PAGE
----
You might call it ambient video or ambient entertainment. It is not at all difficult to imagine having a large screen tv showing a video like this all the time, even live perhaps. Eventually still images will seem quaint.
Hold on. I didn’t say any of that. I need to go grab a domain name.
It’s the Desert Bus of video. Thankfully it’s okay if you fall asleep.
And you only get one less point for doing it on YouTube.
Listening Post on Al Jazeera English did a segment on the Norwegian phenomena of Slow TV.
It’s a hobby. 10 years ago I cared for a retired University professor who had a wall of vhs train track tapes from the whole world. All totally fixed camera, no side shots, no narration …just mile upon mile of tracks leading into infinity… kinda zen.
There’s a show on german TV called “Schönste Bahnstrecken” (most beautiful train tracks) at night. Search for it on YouTube and you’ll find hours of mostly german or european train trecks. Will certainly cure your insomnia.
This started as part of Norway’s Slow TV movement, which began with the Bergensbanen video featured here some years ago. Norway has also done the Hurtigruten (the 134-hour cruise ship film alluded to) and Nasjonal vedkveld, a twelve-hour special on fire, which was just a camera pointing at a camp-style fire with a soundtrack varying between Norwegian country music and Norwegian blues and occasional mild talk about fire and firewood from national experts on the subject.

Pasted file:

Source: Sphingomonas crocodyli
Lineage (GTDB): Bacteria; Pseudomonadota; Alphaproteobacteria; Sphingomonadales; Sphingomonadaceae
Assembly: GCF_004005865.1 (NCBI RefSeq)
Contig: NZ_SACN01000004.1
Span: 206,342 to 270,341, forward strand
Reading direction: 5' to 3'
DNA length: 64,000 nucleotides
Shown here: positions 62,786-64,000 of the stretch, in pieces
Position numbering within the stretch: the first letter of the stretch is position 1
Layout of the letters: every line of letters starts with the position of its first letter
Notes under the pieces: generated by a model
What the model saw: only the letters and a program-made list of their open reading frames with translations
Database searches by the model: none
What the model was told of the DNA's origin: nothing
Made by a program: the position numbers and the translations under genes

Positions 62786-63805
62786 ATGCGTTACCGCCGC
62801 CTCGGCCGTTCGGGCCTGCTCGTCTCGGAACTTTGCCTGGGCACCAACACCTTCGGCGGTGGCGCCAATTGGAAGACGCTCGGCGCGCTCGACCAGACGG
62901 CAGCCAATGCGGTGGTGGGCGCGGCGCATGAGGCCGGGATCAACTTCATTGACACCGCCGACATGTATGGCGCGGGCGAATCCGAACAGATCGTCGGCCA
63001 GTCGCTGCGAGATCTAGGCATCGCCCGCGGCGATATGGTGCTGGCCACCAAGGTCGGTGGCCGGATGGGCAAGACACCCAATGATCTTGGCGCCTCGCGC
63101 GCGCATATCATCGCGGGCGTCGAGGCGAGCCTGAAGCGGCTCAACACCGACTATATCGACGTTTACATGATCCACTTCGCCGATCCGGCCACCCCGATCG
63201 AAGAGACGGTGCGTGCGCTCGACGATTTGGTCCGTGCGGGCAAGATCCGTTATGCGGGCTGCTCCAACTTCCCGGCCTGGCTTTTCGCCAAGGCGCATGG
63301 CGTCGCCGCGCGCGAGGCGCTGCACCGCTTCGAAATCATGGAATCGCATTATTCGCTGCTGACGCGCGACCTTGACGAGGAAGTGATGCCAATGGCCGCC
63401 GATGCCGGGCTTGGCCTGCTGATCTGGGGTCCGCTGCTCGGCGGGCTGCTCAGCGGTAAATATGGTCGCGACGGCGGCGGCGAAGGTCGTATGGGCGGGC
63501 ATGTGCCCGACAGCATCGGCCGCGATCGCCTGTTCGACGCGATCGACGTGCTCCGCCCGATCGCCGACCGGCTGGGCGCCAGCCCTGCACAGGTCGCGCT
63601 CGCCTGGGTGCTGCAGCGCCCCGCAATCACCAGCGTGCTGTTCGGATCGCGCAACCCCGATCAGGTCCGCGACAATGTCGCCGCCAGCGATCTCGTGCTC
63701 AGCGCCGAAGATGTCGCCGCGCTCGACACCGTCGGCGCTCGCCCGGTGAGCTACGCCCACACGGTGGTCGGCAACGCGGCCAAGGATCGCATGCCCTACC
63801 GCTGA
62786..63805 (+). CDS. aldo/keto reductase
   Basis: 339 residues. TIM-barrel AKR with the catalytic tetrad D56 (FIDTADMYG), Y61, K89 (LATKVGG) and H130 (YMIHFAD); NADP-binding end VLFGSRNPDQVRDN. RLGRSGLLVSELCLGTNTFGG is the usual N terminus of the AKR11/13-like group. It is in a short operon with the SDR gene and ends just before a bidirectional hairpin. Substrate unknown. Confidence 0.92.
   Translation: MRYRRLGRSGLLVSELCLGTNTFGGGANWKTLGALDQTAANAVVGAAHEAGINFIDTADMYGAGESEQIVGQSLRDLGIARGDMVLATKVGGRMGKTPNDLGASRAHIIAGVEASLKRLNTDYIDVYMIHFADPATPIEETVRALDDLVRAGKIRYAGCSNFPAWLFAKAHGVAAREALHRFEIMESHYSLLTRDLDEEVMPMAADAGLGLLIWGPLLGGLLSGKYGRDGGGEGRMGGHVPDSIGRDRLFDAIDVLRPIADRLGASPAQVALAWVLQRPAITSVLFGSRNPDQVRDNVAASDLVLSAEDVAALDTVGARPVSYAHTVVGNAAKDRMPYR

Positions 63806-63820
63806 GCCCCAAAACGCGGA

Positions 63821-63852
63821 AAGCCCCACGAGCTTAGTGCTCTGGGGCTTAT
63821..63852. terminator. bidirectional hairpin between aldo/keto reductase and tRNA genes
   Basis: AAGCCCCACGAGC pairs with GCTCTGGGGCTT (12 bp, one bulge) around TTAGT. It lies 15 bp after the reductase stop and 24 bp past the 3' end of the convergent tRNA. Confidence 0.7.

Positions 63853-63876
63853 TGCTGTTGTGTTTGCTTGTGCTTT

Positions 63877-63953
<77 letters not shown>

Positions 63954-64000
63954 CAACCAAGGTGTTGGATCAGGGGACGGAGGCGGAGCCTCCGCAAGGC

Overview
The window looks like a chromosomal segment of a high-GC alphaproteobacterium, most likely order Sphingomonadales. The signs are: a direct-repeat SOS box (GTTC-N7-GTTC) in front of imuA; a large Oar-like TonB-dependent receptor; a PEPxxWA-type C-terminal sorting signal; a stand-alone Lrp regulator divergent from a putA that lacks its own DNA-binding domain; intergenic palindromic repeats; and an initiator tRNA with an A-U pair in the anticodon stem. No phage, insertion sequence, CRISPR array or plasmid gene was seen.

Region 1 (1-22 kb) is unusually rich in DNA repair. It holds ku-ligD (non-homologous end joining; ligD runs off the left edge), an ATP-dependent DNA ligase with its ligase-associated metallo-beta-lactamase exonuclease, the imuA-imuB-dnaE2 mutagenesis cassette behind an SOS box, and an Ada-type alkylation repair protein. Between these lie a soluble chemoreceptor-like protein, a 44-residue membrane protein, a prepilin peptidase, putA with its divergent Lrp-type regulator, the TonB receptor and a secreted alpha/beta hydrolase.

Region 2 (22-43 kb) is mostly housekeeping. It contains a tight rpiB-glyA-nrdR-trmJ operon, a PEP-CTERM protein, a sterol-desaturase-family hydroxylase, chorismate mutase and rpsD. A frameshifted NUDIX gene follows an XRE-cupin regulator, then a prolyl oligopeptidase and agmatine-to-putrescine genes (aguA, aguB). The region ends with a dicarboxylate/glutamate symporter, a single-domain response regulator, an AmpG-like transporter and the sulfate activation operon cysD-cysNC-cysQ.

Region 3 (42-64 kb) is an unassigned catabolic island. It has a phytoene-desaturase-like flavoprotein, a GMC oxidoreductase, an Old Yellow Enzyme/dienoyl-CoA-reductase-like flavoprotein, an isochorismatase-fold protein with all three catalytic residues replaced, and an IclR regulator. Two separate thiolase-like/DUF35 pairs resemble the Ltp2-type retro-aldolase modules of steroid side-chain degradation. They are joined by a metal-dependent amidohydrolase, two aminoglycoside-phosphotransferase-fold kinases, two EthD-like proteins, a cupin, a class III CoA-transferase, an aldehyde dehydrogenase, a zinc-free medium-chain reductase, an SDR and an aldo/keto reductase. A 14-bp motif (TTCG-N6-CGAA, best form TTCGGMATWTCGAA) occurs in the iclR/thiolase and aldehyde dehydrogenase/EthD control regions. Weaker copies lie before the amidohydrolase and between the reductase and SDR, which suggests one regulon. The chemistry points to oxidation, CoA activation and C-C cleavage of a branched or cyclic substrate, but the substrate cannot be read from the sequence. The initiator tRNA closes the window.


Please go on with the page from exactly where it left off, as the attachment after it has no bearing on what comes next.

Hurtigruten minutt for minutt: http://nrk.no/hurtigruten/
Nasjonal vedkveld: http://tv.nrk.no/serie/nasjonal-vedkveld
Really, really nice. Perfect to fall asleep to, or have playing in the second monitor, like a moving picture. Although I’d really like to see some slow tv in a format i can pan and zoom in. Didn’t quicktime virtual allow something along these lines?
Every year here one of the cable channels airs a long loop (maybe about an hour) of a crackling wood fire. Occasionally someone puts another log on the fire from off camera. It runs for a week or so, non-stop.
A friend of mine has that show. On VHS. 4x3 VHS. And she plays it on her 48" plasma.
Ow, it hurts.
Japan also has a lot to offer in this regard: Just search for 車窓 (shasou, train window) or 前面風景 (zenmen fuukei, front view) to find an overwhelming amount of train rides.
I like the audio. I can see myself loading up one of these videos while I study just to have ambient noise that isn’t too distracting. Every now and then I might tab across to see how the scenery is changing.
How 'bout riding a train… in minecraft? (Only a couple of minutes, too)
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